General Admission

TRAIN to trigger good life to all

By Al S. Mendoza


BARELY 16 months after he was catapulted to the highest position of the land, President Duterte has earned his dream tax package.

If that is not a record feat, what is?

The new reform law also known as (aka) TRAIN (Tax Reform Acceleration and Inclusion) is basically for the benefit of the common tao.

Its passage into law has been in fulfillment of his campaign pledge to make life a bit easy and less-burdened, especially for our marginalized folk.

The TRAIN has three major components broken down into immediate, mid-term and long-term doable platforms.

The immediate impact includes the smashing benefit of a tax-free life for employees earning P250,000 or less a year.

That’s practically a lifetime financial bonanza for our less-fortunate brethren, who toil for hours but with a mere meager income, their take-home pay barely able to put food on the table.

Beginning January 1, 2018, that will come to a happy ending.

Income taxes, out!

Why past administrations—sadly, from Tita Cory to his son, PNoy—did not think about it, had never thought of it, never lifted a finger to address this malignant malady, smacked of incalculable indifference of the highest degree.

It took a mere mayor from Mindanao (Davao City) to dish out the political will long needed to enforce radical reforms, and make more meaningful the life of the downtrodden.

Of course, also to be commended are the House and Senate (special mention goes to Sen. Sonny Angara).

Both chambers responded with dispatch when Du30 egged them on to pass the TRAIN without delay, mentioning it in particular during the President’s Sona (State of The Nation) address last July.

In an aside during the Sona, Mr. Duterte called the attention of Angara, who is chair of the Senate’s finance committee tasked to shepherd the TRAIN bill.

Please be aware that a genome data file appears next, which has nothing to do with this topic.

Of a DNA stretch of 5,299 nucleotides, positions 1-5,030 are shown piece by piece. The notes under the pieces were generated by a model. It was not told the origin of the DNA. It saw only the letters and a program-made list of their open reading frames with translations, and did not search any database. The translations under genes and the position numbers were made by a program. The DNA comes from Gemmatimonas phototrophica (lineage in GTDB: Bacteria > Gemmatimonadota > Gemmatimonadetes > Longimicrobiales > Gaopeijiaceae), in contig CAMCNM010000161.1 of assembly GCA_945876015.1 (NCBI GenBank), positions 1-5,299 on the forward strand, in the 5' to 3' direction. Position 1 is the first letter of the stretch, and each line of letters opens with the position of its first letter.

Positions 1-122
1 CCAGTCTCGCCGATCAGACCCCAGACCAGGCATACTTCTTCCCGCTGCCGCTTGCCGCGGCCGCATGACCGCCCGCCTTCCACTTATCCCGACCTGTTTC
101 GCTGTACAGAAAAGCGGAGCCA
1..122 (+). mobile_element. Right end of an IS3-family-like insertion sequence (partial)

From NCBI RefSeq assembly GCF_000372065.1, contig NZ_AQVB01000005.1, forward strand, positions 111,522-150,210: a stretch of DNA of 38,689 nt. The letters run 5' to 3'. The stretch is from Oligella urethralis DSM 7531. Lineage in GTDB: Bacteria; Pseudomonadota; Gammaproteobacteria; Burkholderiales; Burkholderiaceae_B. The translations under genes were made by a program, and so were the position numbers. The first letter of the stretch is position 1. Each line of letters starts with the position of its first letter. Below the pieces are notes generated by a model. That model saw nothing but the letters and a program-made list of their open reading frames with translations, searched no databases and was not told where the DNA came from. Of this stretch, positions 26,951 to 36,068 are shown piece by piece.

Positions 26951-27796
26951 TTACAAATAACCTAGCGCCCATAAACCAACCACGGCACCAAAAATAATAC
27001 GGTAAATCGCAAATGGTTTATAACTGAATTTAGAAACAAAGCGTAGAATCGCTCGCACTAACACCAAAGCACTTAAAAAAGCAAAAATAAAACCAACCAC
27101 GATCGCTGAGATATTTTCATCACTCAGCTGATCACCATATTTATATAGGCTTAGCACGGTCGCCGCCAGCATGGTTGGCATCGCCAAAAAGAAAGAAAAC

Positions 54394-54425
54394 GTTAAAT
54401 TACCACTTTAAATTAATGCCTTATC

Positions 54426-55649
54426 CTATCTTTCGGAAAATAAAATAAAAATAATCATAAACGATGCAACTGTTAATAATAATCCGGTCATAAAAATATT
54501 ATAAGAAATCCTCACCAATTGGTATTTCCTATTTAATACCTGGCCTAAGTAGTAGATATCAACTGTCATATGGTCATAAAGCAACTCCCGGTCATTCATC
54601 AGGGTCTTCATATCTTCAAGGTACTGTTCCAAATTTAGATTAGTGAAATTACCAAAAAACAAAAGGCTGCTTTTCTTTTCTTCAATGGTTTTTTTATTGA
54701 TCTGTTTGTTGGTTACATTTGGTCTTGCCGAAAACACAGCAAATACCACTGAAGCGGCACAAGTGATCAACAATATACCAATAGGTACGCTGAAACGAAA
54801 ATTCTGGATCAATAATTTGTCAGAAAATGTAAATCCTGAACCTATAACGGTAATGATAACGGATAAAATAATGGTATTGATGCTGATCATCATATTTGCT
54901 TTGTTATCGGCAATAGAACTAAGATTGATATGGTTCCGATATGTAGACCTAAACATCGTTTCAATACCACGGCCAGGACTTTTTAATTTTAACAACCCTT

As in every bill passed into law, it has its pros and cons.  The TRAIN is no exception.

As an example, buyers of mostly the low-end vehicles will now pay higher excise taxes—forcing those planning to buy their dream cars in 2018 on hold.

Also to be hurt with this new tax scheme are our car manufacturers, who would surely absorb some sales losses in the coming year.

But like all good businessmen, our carmakers and car dealers can always roll with the punches.

“We will lose some but, at least, we’ve earned a bit more in 2017 as demand increased in anticipation of the TRAIN passage,” said Rene So, a major owner of Toyota dealerships in Dagupan, San Fernando (La Union) and Baguio.

Also to absorb some “losses,” albeit temporarily, are those engaged in the “sin” products like alcoholic drinks and cigarettes, petroleum products and sweetened beverages.

But the long-term benefits of the TRAIN, which is envisioned to amass at least P130 billion in revenues to help finance massive infrastructure projects, will redound to the overall benefit of a nation long considered as the sleeping giant of Asia.

A little sacrifice from our already very rich brothers will, in due time, bear fruit for the good of all.

As the saying goes, “No pain, no gain.”


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